photo borrowed from http://en.wikipedia.org/wiki/Cross-stitching
CROSS-STITCHING has arrived at a level of popularity among women in the late ‘90s that had shops catering specially to the cross-stitching market cropping out everywhere. What were sold in these shops were patterns for the hobby, threads, needles and accessories, and of course such shops would usually offer framing services (largely outsourced beyond most people's knowledge).
Many a provincial art-gallery visitor must have become accustomed by now to those constant walk-in wives’ whispered comments to their husbands regarding the steep price of paintings compared to cross-stitched works sold at cross-stitch shops. Yet the art gallery goer would simply either smirk or guffaw at these possibly middle-class- or nouveau-riche-class-deriving comments, comments therefore coming from positions of unworldliness, as it were. But, of course, those art gallery goers' guffaws would just be nervous guffaws from the art-loving world.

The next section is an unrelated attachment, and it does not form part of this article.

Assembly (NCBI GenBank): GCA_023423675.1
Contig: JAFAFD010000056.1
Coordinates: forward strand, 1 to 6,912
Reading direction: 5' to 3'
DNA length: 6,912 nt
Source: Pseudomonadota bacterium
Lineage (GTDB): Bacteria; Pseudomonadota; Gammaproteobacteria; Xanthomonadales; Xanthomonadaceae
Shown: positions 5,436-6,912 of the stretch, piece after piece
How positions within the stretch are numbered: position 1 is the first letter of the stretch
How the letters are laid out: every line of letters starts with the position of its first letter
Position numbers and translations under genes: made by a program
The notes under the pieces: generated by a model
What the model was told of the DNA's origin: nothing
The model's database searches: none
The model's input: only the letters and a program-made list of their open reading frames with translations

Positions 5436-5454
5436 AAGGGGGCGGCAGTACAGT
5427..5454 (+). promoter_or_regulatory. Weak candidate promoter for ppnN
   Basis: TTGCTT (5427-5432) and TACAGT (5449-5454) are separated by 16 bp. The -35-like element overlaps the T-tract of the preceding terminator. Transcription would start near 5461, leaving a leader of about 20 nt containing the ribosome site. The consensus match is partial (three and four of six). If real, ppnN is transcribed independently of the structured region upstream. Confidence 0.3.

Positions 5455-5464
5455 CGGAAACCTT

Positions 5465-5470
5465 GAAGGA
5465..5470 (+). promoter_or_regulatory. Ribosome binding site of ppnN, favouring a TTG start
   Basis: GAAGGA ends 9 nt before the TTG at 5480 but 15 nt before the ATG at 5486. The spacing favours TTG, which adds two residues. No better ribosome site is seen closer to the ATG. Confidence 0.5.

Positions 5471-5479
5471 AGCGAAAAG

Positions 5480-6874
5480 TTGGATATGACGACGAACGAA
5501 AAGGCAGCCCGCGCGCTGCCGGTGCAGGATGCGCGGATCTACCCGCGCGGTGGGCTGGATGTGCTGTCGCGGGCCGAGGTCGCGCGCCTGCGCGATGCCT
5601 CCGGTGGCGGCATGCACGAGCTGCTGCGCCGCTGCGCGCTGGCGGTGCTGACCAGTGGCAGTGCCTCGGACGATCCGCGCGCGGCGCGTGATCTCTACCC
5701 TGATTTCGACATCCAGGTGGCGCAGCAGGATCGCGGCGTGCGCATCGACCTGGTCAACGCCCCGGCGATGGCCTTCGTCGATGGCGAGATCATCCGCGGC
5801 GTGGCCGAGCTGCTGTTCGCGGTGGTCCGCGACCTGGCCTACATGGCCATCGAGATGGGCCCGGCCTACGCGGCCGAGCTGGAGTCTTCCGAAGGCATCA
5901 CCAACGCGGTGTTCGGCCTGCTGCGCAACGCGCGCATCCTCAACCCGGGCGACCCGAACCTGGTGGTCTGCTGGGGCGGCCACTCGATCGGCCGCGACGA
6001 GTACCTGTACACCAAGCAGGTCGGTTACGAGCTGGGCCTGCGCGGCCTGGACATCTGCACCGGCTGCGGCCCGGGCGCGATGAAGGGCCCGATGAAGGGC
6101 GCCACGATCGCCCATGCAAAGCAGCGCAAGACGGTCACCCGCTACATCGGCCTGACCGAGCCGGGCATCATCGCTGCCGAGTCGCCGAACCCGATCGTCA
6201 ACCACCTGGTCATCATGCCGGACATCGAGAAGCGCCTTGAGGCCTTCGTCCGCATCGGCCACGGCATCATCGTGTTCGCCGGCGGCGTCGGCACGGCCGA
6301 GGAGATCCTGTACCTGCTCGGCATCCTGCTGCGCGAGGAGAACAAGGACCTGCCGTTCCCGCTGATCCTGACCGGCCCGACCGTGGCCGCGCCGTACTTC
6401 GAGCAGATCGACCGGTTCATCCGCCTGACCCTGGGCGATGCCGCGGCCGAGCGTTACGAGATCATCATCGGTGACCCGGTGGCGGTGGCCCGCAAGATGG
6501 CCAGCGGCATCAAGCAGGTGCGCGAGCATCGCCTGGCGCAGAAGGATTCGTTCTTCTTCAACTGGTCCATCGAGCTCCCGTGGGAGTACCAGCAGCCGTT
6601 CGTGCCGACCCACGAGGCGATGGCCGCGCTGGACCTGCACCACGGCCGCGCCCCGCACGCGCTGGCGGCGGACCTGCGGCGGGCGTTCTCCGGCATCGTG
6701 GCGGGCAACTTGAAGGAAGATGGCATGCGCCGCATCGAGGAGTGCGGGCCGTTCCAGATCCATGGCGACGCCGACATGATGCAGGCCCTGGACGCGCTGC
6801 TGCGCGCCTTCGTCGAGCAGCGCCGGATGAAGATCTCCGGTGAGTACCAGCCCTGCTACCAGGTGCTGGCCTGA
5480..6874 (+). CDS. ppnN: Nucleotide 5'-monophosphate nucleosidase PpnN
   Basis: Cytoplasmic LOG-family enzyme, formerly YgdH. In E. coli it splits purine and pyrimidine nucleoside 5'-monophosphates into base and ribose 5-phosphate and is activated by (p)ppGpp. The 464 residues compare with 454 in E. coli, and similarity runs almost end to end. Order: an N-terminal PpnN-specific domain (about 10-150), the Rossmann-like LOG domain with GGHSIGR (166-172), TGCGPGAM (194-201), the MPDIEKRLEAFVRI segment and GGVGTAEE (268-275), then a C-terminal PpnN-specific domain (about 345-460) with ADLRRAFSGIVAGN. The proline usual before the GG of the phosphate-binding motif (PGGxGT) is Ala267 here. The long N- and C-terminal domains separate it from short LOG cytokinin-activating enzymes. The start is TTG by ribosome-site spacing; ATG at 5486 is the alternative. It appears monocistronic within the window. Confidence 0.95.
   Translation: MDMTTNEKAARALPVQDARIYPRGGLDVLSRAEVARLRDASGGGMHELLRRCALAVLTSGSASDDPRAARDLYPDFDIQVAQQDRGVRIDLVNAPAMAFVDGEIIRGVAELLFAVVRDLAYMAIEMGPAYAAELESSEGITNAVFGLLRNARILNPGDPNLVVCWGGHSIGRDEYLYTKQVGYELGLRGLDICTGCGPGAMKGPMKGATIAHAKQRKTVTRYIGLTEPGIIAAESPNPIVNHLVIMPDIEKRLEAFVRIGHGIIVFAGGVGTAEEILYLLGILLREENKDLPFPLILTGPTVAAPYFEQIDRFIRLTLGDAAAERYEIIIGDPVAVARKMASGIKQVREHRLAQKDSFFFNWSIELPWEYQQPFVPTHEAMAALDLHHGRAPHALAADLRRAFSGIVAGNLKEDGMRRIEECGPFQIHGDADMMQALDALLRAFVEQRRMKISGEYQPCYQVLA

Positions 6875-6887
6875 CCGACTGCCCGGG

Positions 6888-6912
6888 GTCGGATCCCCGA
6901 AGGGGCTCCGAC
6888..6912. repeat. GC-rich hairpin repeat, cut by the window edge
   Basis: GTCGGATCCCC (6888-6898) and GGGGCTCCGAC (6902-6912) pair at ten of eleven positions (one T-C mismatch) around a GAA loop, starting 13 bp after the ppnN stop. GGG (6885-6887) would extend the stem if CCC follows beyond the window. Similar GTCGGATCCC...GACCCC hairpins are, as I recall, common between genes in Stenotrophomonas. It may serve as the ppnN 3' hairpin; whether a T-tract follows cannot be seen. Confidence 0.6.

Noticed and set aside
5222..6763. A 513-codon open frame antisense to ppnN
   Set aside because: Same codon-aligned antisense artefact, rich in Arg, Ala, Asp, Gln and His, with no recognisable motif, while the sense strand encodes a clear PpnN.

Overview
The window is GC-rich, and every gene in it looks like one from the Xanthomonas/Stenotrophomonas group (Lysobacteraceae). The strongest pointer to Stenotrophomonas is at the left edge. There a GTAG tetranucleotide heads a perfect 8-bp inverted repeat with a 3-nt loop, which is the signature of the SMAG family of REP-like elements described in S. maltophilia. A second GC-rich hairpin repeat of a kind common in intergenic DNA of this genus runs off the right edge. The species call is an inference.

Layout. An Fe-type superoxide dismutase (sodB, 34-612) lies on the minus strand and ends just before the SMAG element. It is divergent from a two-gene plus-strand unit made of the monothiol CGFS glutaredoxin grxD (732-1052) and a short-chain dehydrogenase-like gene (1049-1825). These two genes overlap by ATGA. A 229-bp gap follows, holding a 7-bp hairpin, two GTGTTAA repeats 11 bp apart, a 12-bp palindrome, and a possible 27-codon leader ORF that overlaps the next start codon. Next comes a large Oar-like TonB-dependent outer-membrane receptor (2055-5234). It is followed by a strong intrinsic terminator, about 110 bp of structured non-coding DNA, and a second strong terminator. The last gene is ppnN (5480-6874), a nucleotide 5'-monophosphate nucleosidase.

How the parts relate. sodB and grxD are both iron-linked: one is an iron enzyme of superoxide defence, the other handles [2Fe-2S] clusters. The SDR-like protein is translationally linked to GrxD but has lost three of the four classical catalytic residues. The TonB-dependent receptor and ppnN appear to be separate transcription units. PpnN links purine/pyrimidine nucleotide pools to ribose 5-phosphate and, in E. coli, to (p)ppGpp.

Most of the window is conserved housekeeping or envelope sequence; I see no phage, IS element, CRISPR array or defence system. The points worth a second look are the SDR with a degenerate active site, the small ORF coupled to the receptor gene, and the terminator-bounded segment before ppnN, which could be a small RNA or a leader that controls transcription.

Kitsch or not, when certain clients prefer to spend their hard-earned-overseas dollars-now-pesos on large cross-stitched Mona Lisas rather than on either medium-sized originals by a local artist or style-rich still life pieces from a prestigious gallery in Manila or Cebu (offered perhaps for the same modest price), neither tastelessness nor a threat should be read into this relatively mechanized reality.
Instead, the symbols dangled by the cross-stitching presence ought to be culturally valuable to artists, gallery visitors and gallery owners---for symbols these are the significations of which should stop us now from either ignoring or condescendingly smiling towards that very presence. These symbols do provide, after all, a rethink on the position of gallery art in our society, and might lead artists and academic critics to reform their aesthetic braggadocio.